Another topic was “Irrigation in Vineyards” by Kris Nightengale of Jain Irrigation, Inc. We learned Texas is the third most irrigated state in the continental United States. Kris presented alternative irrigation methods like using white drip lines instead of black, submerged dual drip lines, frost protection, and vine cooling. Vine cooling can hold grapes up to three more weeks on the vine before harvesting. I heard later many of the experienced growers discussing some of these new techniques.
Jim Kamas of Texas A&M AgriLife Extension, presented “Overview of Pierce’s Disease and Cotton Root Rot.” The insecticide imidacloprid is the best option for vineyards to prevent Pierce’s disease as it keeps glassy winged sharpshooters from staying on the leaves. Admire Pro is a popular name brand and there are now generic products available which are a little cheaper. The cheapest product to use costs about $34 an acre which admittedly is not that expensive to prevent the disease.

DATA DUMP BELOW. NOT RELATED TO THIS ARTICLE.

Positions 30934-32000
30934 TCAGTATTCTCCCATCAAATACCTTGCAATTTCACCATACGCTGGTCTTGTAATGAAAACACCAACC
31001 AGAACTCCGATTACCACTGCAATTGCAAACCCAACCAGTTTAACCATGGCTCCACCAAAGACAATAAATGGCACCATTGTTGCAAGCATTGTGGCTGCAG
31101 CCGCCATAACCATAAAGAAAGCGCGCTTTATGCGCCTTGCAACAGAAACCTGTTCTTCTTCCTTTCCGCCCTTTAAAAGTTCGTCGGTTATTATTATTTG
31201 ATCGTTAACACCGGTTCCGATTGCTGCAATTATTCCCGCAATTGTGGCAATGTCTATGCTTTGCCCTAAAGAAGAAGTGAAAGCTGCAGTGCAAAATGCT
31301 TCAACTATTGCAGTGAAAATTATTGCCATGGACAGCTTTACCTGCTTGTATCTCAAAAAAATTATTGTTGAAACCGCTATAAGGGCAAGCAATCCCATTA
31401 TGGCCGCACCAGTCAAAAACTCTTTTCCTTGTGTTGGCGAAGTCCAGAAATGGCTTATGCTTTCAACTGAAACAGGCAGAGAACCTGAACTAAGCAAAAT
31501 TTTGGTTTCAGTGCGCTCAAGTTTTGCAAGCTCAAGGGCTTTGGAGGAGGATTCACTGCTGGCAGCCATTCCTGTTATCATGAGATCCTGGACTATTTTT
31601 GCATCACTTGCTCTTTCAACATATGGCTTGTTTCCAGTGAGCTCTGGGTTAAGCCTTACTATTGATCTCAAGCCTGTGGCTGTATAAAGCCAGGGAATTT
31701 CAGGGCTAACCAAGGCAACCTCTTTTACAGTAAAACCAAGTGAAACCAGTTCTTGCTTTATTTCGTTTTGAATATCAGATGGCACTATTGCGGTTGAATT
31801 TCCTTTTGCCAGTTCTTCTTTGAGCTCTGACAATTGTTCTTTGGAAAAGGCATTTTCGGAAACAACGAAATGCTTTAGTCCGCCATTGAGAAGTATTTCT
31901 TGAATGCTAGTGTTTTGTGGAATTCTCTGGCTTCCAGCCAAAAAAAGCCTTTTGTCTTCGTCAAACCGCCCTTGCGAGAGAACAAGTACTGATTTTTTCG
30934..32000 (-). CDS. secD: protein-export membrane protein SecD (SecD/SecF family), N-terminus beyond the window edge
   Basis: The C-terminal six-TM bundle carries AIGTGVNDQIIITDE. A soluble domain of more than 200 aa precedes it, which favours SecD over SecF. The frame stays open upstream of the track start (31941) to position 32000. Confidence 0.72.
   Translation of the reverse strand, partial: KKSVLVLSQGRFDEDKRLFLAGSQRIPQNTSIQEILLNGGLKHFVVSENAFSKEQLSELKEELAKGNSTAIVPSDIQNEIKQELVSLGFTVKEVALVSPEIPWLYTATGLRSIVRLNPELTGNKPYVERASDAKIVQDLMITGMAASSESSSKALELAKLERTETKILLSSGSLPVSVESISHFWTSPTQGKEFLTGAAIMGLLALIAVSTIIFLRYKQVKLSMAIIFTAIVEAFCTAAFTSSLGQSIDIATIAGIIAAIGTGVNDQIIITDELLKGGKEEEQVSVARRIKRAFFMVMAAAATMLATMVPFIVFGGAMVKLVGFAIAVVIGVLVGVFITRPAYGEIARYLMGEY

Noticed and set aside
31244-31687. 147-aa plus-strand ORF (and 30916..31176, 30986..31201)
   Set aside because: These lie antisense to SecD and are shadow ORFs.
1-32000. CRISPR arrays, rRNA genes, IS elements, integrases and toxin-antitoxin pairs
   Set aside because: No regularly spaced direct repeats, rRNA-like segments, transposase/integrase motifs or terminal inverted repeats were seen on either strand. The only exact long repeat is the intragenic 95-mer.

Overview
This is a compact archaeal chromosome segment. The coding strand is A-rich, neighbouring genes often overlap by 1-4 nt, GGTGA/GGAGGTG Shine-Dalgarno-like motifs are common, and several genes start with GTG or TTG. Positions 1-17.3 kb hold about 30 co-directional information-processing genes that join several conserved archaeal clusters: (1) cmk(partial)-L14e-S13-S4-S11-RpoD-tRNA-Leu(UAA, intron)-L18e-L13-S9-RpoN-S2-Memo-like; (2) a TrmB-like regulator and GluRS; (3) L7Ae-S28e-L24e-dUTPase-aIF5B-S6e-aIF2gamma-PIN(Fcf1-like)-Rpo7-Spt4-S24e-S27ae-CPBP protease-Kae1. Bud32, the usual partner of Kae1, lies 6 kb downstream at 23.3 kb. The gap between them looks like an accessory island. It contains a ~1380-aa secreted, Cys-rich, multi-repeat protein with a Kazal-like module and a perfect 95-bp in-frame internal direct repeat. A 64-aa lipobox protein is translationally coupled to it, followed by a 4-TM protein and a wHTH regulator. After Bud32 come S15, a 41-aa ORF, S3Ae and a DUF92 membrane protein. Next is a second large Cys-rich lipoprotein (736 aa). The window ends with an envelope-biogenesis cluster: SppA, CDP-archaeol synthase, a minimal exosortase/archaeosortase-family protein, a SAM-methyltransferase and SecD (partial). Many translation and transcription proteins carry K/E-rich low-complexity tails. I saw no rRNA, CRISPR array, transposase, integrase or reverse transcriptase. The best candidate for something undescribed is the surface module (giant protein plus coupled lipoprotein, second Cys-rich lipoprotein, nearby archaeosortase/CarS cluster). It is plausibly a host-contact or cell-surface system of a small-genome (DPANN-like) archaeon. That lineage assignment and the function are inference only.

“Varieties, Clones, and Rootstocks” was presented by Andrew Labay, Texas A&M AgriLife Extension. Of course if you want a vineyard, you need to decide what to plant. The varieties to choose depend on a number of factors which need to be considered. Risks to consider are spring frost, fruit rot, and disease susceptibility. It was suggested to create relationships with wineries before you plant. Also talk with other nearby growers to see what they are growing which has been successful. Mr. Labay showed slides of the top red and white varieties being grown in 40 vineyards in the Hill Country. The top three red varieties are Cabernet Sauvignon, Merlot, and Tempranillo. The top white varieties are Chardonnay, Viognier, and Riesling.
Now it was time to scare the new growers and I learned later in the evening that some growers were kind of hesitant now, but they understood they need to fully understand all the risks in growing a vineyard. The presentation was “Monitoring and Managing Pests, Diseases, and Nutrients in the Vineyard” by Fritz Westover of Westover Vineyard Advising. Possible pests which can affect the vineyard are the grape berry moth, grape cane borer, green June beetle, leafhoppers, and other minor pests. Diseases such as anthracnose, black rot, trunk diseases, downy mildew, phomopsis, and powdery mildew can also affect the vineyard.